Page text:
Princess Pink isn’t a princess, nor is she a fan of the color pink. In defiance of her frothy moniker, Princess prefers “dirty sneakers, giant bugs, mud puddles, and cheesy pizza” over fairies, ballerinas, and the princess dresses her mother attempts to foist upon her. Unsurprisingly, the magical world Princess stumbles upon through her refrigerator door one night isn’t a Narnia, an Oz, or even a sideways Wonderland. Instead, the Land of Fake-Believe is a shared fairy-tale universe gone amok, with an oddball cast of subverted characters such as the green-haired Moldylocks (of Three Beards fame—”much scarier than bears”), The Three Pugs, a kleptomaniac fowl named Little Red Quacking Hood, and, perhaps oddest of all, the Tunacorn, a kind of unicorn with a tuna fish for a horn.
In his series of graphic novel–style chapter-books for fledgling readers, author and illustrator Noah Z. Jones fractures well-trafficked tropes and recasts them into a narrative that marries humor and visual slapstick with unexpected pathos.
In Book 1, Moldylocks and the Three Beards, Princess’s burgeoning friendship with Moldylocks, who “looked like she had slept in a swamp for weeks,” is threatened when a chili raid on the Three Beards’ home goes awry.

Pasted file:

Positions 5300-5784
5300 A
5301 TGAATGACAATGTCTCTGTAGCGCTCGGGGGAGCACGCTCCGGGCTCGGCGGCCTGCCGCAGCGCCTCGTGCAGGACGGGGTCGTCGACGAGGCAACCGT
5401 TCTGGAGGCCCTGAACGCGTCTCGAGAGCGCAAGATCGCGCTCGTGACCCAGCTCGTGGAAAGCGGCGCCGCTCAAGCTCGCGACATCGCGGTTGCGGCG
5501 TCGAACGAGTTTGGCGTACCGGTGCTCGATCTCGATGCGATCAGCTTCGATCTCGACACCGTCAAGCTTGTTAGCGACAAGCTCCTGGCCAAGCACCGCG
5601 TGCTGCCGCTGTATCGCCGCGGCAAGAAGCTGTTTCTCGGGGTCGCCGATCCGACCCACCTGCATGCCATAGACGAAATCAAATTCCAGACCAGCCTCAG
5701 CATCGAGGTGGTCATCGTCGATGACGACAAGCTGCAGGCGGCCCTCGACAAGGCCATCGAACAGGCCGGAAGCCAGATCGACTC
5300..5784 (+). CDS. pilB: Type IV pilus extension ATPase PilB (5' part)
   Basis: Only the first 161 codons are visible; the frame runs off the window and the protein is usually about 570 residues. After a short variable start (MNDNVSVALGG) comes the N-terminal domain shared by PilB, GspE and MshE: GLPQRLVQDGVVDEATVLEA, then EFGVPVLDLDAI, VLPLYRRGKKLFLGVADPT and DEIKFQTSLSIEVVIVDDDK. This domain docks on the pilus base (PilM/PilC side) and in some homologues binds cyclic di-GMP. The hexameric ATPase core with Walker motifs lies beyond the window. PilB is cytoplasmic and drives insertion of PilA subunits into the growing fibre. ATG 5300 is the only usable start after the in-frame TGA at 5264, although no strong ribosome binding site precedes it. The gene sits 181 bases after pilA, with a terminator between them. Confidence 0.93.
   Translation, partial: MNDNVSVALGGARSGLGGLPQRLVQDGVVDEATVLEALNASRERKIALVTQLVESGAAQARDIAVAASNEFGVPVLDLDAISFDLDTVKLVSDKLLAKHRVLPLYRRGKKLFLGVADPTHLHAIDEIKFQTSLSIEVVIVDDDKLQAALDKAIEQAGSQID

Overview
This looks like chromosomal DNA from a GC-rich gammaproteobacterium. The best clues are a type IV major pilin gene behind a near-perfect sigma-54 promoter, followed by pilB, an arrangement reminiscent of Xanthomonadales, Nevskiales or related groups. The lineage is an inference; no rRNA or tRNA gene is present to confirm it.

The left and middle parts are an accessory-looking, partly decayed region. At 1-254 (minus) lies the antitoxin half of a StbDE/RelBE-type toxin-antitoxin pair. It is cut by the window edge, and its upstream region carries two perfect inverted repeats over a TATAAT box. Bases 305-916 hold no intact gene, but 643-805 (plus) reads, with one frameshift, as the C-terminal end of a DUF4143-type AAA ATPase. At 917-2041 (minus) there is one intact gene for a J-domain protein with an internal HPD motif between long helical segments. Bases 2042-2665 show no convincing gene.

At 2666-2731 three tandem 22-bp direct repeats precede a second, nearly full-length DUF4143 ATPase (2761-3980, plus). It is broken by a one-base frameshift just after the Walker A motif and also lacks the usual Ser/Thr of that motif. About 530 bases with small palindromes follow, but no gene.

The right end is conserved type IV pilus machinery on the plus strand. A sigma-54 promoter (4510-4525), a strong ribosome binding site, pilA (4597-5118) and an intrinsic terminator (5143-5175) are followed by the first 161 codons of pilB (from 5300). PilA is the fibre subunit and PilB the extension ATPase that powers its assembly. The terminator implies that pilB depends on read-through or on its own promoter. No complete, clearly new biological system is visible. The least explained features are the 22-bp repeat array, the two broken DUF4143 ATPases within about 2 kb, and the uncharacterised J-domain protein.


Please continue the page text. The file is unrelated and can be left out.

Noah Z. Jones fractures well-trafficked tropes and recasts them into a narrative that marries humor with unexpected pathos.
With the help of Tunacorn, Princess manages to escape, returning to her kitchen through a portal in the clouds. When she realizes Moldylocks is still in the Beards’ dastardly clutches, she has to make a decision: remain safely ensconced at home or risk limb and potential life to save her friend?
The hostage extraction that follows is a romp of comedic proportions, but it also offers a subtle reminder that girls, like boys, are pilots of their own destiny.
Even if everyone insists on calling them Princess.